The Center has high connectivity, with great access to shops, restaurants, parks, and transit. People who choose the Center usually don’t like to spend their time in cars. They prefer to walk or bike wherever they need to go. They probably live in an apartment, condo, or multi-story townhome.
Center people either don’t want a yard to maintain, or they don’t mind not having one. A central park, urban forest, or nice landscaped plaza within a few blocks meets their needs to be outdoors or socialize with others.
The Center can be the middle of a big city with eight to ten story buildings, or a small village center with two and three story buildings. Either way, it’s where people come when they want to shop, eat, or have fun.
Highly Connected Neighborhood
The Highly Connected Neighborhood has excellent connectivity, though it’s a few blocks from the Center. People who choose to live in highly connected neighborhoods still like to be close to everything. They want to be able to walk, bike, or use transit to get around. However, they might want a little more private space than people who choose to live in the Center.
People in highly connected neighborhoods might live in townhomes, apartments, duplexes, or single-family homes. They might have small patios in the back, small yards, or enough space for a vegetable garden. They usually have at least one garage or off-street parking space, most likely behind the house.
People in highly connected neighborhoods can still enjoy all the amenities of the Center on foot, though they are more likely to prefer looking out the window and seeing another home, rather than an active commercial street.
The Outer Neighborhood has more distance between commercial and residential spaces. People who prefer outer neighborhoods want their home to be surrounded by other homes, usually without any other types of businesses or activities nearby. They like being able to have larger yards or open spaces nearby, away from the activity of the main street.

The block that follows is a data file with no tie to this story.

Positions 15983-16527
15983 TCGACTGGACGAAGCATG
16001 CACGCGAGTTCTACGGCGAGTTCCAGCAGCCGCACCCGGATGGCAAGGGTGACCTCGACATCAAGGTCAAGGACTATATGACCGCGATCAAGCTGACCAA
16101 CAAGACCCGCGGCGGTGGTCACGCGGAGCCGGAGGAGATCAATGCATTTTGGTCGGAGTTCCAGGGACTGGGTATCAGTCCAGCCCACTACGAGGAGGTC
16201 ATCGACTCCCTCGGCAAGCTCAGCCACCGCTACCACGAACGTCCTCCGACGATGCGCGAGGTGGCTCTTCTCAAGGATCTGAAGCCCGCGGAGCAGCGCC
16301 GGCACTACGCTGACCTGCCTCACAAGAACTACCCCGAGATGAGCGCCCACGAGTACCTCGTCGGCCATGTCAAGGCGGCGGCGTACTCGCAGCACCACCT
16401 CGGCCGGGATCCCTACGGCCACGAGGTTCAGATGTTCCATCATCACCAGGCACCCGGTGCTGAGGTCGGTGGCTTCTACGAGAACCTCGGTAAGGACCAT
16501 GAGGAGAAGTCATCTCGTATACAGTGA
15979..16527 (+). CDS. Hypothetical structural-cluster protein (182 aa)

Since outer neighborhoods are less connected and compact, commercial, employment, and recreation destinations are predominantly designed around vehicular access instead of pedestrian or bicycle access. The lower densities of these neighborhoods cannot support transit. People who choose to live in outer neighborhoods most likely drive to work, the grocery store, or to recreational activities. They may spend 40 to 90 minutes in their cars every day, but the extra space is worth it to them.
The Countryside is dominated by the rural, agricultural, or wooded landscape.
People who prefer the Countryside most likely place a higher priority on solitude, privacy, and space. They probably live in a single-family detached home on a large lot or a farm, with the nearest neighbor half a mile away. The nearest store might be a 10 minute drive, and they may spend over an hour a day commuting to work if they don’t work on their land.
However, people who prefer to live in the Countryside don’t mind a longer commute to work, shop, or socialize, in exchange for beautiful views, wide open spaces, or the feeling of being closer to the natural environment.